A canary may need light therapy. This drains pressure from the associated lymph nodes, reduces pain, and promotes the healing of the ulcer by stimulating endorphin release.
6/ Periorbital Abscess
Periorbital cellulitis is a bacterial infection of the tissues that surround the eye, primarily the eyelid. Bacteria like Staphylococcus aureus and Streptococcus pyogenes cause this condition.
The common symptoms of periorbital cellulitis are redness, swelling, and discharge from around the eye.
Canaries with periorbital cellulitis are given vet-prescribed antibiotics to clear up the infection. The antibiotic selected will be based on the bacteria that led to the infection.
Commonly prescribed antibiotics for periorbital cellulitis are amoxicillin, ciprofloxacin, and erythromycin.
The veterinarian will sometimes administer an anti-inflammatory medication like prednisone to deal with the inflammation and swelling.
Surgery is seldom necessary to treat periorbital cellulitis in canaries. However, it may be recommended if the infection fails to respond to the antibiotics or further complications arise.
Toxoplasmosis arises due to the presence of the toxoplasma gondii parasite. The symptoms include:
- Breathing problems
- Appetite loss
- Discharge from the eye
The Journal of the American Veterinary Medical Association warns how toxoplasmosis can be connected to canary eye concerns, including blindness and eye ulcers.
Toxoplasma gondii is found in avian feces, so you must regularly clean the canary’s cage. The parasite can also be found in cat and dog feces and urine, so remain mindful of other pets.
Toxoplasmosis can be treated with antibiotics, antiparasitics, antifungals, and antivirals.
Uveitis leads to inflammation of a canary’s uvea (middle layer of the eye). The symptoms include:
- Redness or cloudiness
- Eye pain
- Blurry vision
- Photophobia (sensitivity to light)
- Increased blinking
The most common causes of uveitis include fungal infection, eye injuries, bacterial infection, and immune-mediated disease (the immune system mistakenly attacks its tissues).
Usually, uveitis is treated with eyedrops that contain NSAIDs to reduce inflammation. Left untreated, uveitis can lead to cataracts and even cost a canary the use of an eye.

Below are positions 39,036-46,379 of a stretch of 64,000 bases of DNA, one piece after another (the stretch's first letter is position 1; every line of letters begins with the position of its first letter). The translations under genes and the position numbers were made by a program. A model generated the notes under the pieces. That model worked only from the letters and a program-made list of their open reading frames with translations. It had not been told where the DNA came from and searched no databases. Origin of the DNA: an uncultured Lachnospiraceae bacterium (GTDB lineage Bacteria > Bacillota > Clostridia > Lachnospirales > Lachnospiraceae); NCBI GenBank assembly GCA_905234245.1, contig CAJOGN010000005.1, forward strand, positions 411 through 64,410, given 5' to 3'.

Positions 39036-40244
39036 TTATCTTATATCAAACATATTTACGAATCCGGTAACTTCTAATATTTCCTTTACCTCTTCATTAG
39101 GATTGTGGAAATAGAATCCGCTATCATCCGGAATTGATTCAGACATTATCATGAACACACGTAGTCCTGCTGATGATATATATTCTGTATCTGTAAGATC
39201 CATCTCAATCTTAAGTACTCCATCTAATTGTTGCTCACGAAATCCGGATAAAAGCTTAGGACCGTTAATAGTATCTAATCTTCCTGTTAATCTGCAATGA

9/ Mycoplasma Infection
Mycoplasma Infection is a respiratory disease caused by Mycoplasma gallisepticum (a type of bacteria). Scientific Reports explains how mycoplasma is common in wild birds because it’s highly contagious.
Antibiotics (usually like oxytetracycline or doxycycline) will be prescribed for a canary with mycoplasma, as it’s directly linked to conjunctivitis.
Mycoplasma has similar symptoms to ‘conjunctivitis ‘red eye,’ including swelling around the eyes.
Usually, antibiotics will take the form of eye drops. Treatment usually lasts for several weeks, and reoccurrences are common.
In rare cases, a canary may need intravenous treatment, where antibiotics enter the bloodstream via an intravenous line (inserting a narrow and flexible tube into a vein).
10/ Avian Pox
Avian pox (also known as Avipoxvirus) is a highly contagious viral infection. Avian Diseases stated that avian pox could cost a bird its life within 3 weeks if left untreated.
Avian pox manifests as warts and growths on the skin, especially on the head. The eyes will be most impacted, so be wary of bright pink, yellow, red, or gray growths.
There’s no treatment for avian pox, but a vaccine to reduce the chances of transmission is available.
11/ Marek’s Disease
Marek’s disease is a form of T-cell lymphoma and is most commonly associated with chickens and turkeys. It can also impact companion birds in the form of ocular lymphomatosis.
If a canary has Marek’s disease, it’ll have unequal pupil sizes, and you’ll likely see the iris in one or both eyes fading to gray. Eventually, it can result in sight loss.
There’s no cure for Marek’s disease, so if a canary develops this condition, it may need to be euthanized. Thankfully, there is a vaccine available that can protect canaries.
Can Canaries Go Blind?
Blindness can ensue if a concern, such as conjunctivitis, is left unresolved. An untreated eye infection can cause secondary infections, further harming the eyes and eventually resulting in sight loss.
A vitamin A deficiency can lead to blindness. If a canary isn’t getting sufficient vitamin A in its diet, it’s more likely to develop cataracts, night blindness, and blindness.
Inherited conditions like cataracts, glaucoma, and progressive retinal atrophy can lead to vision loss. These medical conditions will result in visual deterioration until a canary’s completely blind.